Modern design, says the architect-builder of the 2012 New American Home, Phil Kean,is making a comeback. "Modern architecture works because it's based on classic proportions," he says.


So what if the kids have made a few too many trips across the wood floor on Rollerblades? Who cares if the drapes look as if someone used them to wash the car?

It's all good. Actually, it's even better, say husband and wife design team Brooke and Steve Giannetti, who pay tribute to the beauty and wear that come with age and use in their new coffee table tome "Patina Style" (Gibbs Smith, $35).

I'm on the phone with the Giannettis, who are speaking to me from their Santa Monica, Calif., home, where they gracefully but imperfectly live with their three children, ages 11, 15 and 18.

After years of trying to beat back time to preserve myself and my home, I've realized the universe is winning. I might as well go along. Surrender is sweeter, however, when you learn to love patina - the dings, sags, fading, weathering, tarnish and general wearing out - as the Giannettis have.

"It all started when I wanted to figure out how to have a family and still have a beautiful home," said Brooke, who, with her architect husband, also has a store, Giannetti Home, in West Los Angeles. "A lot of that had to do with creating an environment that wasn't so precious."

So the soft pine floors in their home are riddled with dents from the kids' tricycle days and her high heels.

And get this: They not only embrace the aging process, but also accelerate it. "We sometimes get impatient with how long things take to look old," Steve says. So they put rugs in the sun, use fabrics wrong side out, and sand down fresh paint on walls and painted furniture. "You can get 15 years of age in 15 minutes," he says.

Age. It's a beautiful thing. Or so they say.

Try 'Patina Syle' at home

An appreciation of patina gives you permission not to worry about perfection. Here are some ways to add age to your home.

• Start with a table. If you have mostly newer furnishings, introduce touches of patina starting with weathered baskets, or a distressed side or coffee table. Try bringing in something that's been sitting outdoors.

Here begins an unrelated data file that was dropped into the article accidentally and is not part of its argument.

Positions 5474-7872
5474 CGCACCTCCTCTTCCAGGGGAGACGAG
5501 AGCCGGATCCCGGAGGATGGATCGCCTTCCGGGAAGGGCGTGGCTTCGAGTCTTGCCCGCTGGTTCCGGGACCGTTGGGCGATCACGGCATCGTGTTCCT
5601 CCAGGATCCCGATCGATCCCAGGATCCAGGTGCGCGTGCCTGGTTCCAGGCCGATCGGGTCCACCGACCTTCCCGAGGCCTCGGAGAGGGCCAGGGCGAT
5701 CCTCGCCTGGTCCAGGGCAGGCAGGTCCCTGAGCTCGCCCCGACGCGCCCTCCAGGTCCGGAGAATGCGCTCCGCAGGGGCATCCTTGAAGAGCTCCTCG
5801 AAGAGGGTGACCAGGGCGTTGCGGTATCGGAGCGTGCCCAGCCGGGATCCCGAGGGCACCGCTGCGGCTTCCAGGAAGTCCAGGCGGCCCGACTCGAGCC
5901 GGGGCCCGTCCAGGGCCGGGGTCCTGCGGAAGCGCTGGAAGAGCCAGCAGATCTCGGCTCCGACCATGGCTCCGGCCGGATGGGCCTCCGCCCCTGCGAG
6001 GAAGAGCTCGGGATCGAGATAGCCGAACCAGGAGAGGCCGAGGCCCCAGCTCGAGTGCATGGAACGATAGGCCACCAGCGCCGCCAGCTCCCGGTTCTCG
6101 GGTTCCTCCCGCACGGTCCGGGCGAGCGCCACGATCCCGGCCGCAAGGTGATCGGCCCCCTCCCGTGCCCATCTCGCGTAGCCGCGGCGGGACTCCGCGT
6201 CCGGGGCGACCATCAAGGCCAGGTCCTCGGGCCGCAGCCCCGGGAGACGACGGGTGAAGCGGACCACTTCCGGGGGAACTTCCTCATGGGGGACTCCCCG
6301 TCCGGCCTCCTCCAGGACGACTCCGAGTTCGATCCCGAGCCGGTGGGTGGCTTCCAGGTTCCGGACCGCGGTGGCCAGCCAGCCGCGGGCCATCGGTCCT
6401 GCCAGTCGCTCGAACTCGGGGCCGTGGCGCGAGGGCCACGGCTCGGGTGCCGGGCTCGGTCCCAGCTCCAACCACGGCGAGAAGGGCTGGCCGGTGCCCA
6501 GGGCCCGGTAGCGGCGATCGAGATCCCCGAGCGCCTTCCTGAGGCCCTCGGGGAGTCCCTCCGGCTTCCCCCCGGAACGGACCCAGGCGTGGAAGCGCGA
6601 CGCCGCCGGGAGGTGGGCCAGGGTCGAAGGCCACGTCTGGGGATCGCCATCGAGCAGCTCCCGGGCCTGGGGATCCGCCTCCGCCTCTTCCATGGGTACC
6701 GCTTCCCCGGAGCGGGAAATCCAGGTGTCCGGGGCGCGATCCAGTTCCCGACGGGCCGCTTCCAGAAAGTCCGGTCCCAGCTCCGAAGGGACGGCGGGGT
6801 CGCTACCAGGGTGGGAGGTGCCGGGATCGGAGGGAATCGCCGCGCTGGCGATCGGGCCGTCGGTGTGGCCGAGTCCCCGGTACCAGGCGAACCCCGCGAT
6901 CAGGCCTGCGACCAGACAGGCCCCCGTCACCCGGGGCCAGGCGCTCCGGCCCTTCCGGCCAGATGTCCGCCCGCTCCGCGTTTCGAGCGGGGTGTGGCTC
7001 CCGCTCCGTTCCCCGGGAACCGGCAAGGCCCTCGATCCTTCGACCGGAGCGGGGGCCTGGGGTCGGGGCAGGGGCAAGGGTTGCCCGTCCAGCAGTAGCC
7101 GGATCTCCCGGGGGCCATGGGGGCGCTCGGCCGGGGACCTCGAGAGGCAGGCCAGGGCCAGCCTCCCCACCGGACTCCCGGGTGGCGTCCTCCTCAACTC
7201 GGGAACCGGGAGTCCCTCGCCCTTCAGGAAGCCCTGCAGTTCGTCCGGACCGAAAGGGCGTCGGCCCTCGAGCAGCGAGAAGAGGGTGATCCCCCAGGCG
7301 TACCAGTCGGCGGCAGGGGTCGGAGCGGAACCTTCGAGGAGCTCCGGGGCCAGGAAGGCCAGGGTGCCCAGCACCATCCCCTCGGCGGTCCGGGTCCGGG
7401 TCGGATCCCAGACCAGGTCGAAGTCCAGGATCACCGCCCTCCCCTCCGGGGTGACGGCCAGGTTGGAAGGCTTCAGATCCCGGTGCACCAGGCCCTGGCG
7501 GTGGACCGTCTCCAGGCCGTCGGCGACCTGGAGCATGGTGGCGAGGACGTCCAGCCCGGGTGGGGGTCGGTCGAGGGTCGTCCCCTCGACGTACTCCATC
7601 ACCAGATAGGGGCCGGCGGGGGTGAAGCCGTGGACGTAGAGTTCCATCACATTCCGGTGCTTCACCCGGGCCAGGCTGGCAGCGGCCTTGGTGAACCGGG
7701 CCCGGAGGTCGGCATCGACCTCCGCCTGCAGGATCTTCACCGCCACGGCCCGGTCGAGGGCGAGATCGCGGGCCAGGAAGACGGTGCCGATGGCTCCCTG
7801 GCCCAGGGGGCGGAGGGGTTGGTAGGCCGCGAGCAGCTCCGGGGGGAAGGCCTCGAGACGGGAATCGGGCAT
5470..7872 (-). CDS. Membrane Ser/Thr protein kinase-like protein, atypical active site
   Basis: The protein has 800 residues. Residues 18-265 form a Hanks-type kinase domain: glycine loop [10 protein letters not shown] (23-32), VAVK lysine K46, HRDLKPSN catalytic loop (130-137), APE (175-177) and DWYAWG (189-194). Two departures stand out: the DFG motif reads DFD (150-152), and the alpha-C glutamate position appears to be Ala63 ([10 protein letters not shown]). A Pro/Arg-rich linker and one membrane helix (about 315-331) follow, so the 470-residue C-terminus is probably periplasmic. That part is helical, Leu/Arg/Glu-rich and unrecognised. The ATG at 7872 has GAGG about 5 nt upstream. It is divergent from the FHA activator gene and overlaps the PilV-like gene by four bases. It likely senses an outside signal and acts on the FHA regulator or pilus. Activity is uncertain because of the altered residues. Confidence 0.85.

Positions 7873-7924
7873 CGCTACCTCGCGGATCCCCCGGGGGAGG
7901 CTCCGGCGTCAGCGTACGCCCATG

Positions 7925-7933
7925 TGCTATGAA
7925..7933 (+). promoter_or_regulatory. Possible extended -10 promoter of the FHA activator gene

• Lose the carpet. If you can't afford wood floors, put in wall-to-wall jute or sea grass. It gives rooms the warmth of wood for a lot less money. Put area rugs on top.

• Turn an old door into art. Instead of hanging art on a blank wall, attach an old door or some wood shutters to it. You will instantly add architectural interest, character and texture.

• Slipcover the furniture. The drop cloths from Home Depot make great slipcovers. (Wash them first.) They're cheap, come in a variety of sizes, and have lots of flaws. "The fabric has the nubby look of home-spun linen," Brooke says. If it gets soiled, toss it in the wash. It gets softer and better with washing.

• Replace sliding mirrored doors. "They're awful," Steve says. Hang fabric in their place. (The drop cloths work here, too.) "It softens and quiets the room."

• Know what gets better with age. Natural materials, such as leather, iron, wood, plaster, linen, velvet and most natural fabrics, generally age well.

• And what doesn't. Formica, lacquered furniture, wall-to-wall carpet (especially white), fiberglass showers and tubs, vinyl siding and fake wood flooring don't. "They're just bad looks," Steve says. "Simple and real are always better than fake trying to look fancy."

• Avoid the overstuffed. Steer clear of anything too firm, tight or plump. "We like wrinkles and a few sags," Brooke says. Actually, I find that refreshing.

• For more tips on aging well, visit the Giannettis' blog

Syndicated columnist and speaker Marni Jameson is the author of "House of Havoc" and "The House Always Wins" (Da Capo Press). Contact her through